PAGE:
Three of the four movies here are part of the Criterion Channels’ current Pre-Code Paramount series. I saw and liked two of the Pre-Code movies decades ago, and was disappointed when seeing them again.
But hey, when two of the four films star W.C. Fields, they can’t be totally bad.
A- Hive (2021)
It’s the sort of upbeat story that Hollywood can make without thinking, but this time, it’s not all that happy. Fahrije is probably a war widow – her husband’s body was never found. To put food on the table for her two children and her father-in-law, she starts raising bees, and sells honey and ajvar. A group of other women join her. But the village is extremely sexist. Physical attacks come frequently, as the men try to remind her that she’s “only a woman” and shouldn’t go into business. Based on a true story.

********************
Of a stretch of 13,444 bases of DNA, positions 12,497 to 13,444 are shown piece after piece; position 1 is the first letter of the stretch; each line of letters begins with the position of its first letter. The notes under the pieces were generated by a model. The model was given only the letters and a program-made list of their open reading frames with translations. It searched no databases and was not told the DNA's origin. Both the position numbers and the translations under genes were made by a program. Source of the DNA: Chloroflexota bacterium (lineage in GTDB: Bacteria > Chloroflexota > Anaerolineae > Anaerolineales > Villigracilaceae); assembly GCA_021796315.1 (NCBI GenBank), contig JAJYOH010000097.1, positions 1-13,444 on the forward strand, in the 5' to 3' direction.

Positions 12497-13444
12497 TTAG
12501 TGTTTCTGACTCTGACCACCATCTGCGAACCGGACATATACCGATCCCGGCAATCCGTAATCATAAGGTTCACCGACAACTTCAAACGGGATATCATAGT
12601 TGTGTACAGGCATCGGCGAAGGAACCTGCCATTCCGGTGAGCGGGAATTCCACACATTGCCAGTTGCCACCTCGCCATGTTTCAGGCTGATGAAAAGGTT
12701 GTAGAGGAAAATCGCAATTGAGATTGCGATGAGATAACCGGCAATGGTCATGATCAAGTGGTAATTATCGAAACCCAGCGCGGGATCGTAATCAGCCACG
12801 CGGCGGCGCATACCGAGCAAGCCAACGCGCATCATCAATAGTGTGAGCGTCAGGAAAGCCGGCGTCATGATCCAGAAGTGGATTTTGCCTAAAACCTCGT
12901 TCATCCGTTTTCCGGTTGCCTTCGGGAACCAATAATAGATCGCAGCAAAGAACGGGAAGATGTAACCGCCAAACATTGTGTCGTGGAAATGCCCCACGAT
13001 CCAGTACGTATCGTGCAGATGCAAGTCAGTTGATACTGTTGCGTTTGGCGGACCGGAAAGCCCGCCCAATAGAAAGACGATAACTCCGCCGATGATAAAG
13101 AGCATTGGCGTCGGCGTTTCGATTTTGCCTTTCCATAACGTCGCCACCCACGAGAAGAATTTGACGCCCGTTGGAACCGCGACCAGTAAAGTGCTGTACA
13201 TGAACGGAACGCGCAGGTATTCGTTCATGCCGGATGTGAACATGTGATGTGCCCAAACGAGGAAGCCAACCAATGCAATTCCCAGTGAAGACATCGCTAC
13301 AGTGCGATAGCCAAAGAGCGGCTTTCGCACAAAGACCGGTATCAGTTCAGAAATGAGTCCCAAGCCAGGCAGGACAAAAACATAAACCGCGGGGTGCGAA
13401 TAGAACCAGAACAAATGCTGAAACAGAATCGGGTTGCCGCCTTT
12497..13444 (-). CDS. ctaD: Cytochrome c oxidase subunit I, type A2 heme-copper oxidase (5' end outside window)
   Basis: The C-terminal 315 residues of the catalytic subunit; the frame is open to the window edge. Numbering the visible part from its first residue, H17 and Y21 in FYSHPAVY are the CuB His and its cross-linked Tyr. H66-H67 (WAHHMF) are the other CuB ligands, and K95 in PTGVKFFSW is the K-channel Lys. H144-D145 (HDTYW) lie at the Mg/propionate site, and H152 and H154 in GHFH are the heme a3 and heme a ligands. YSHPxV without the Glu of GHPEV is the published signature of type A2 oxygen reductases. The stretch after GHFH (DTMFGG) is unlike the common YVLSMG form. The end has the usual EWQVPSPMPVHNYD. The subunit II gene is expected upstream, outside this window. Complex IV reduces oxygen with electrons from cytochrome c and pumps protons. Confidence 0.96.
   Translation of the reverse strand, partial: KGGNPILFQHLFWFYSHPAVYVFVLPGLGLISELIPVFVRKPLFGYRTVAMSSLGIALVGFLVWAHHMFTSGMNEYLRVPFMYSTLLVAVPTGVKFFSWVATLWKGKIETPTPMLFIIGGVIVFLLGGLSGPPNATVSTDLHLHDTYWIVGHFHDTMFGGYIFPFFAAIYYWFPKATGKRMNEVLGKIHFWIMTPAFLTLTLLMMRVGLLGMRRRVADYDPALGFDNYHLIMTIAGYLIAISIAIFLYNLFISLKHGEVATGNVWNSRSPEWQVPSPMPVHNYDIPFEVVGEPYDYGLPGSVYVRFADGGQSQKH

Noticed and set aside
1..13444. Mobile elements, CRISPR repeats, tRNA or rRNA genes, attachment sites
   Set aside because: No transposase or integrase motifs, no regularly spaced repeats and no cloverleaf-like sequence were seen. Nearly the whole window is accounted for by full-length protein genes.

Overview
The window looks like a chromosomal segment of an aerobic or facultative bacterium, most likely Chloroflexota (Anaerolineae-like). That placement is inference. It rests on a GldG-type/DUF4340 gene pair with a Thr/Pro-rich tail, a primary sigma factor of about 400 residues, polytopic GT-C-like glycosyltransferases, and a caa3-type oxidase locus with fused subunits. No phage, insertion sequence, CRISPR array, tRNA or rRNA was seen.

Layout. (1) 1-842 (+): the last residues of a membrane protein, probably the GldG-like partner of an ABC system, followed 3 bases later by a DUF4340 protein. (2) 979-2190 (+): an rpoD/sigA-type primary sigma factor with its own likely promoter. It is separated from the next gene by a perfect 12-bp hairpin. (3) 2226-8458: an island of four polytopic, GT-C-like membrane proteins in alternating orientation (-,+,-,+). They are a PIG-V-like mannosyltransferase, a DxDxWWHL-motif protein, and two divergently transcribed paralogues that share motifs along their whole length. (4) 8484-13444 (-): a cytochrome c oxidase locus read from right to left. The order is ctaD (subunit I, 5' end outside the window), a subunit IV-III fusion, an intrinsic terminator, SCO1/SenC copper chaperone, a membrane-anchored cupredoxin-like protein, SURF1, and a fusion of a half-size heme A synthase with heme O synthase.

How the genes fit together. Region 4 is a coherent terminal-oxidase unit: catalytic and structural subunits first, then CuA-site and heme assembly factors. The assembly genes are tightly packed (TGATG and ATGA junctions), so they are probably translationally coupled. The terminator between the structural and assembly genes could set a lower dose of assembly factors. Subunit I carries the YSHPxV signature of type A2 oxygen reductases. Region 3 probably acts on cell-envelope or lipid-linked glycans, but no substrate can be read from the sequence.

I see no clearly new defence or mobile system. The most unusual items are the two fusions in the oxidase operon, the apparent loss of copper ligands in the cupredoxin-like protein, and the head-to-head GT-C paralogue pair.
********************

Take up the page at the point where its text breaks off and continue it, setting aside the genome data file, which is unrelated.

B+ Million Dollar Legs (1932)
Before the Marx Brothers created Freedonia, Jack Oakie and W.C. Fields birthed the absurd nation of Klopstokia, where all women are named Angela and all men George. Better yet, all the citizens are extremely strong and athletic – even if few of them look it. To fill their treasury, the good citizens go to Los Angeles to win the Olympics. Don’t expect anything that makes sense. Exceptionally silly and hysterically funny.
C+ International House (1933)
So many talented comedians, and so few laughs–and even fewer songs. A Chinese inventor creates what we now know as television. Businessmen swarm from all over the world to a hotel in Wuhu, China, to bid for rights to the patent. That could have worked if the jokes were funnier and music more frequent. Even with the talents of W.C. Fields, Rudy Vallee, Burns and Allen, Cab Calloway, Bela Lugosi, Rose Marie, and the king of high-strung comedy, Franklin Pangborn.
D+ Murder at the Vanities (1934)
A backstage murder doesn’t stop opening night in a big Broadway show. A ridiculous idea, but there’s little that’s believable or entertaining in this ridiculous musical. But that’s not the big problem. The songs aren’t special, and the dancing looks like a watered-down version of Busby Berkeley. The movie’s major draw to 21st-century viewers is how pre-code this film really is. You’ve got chorus girls wearing very skimpy clothes, dripping blood, and a song about marijuana.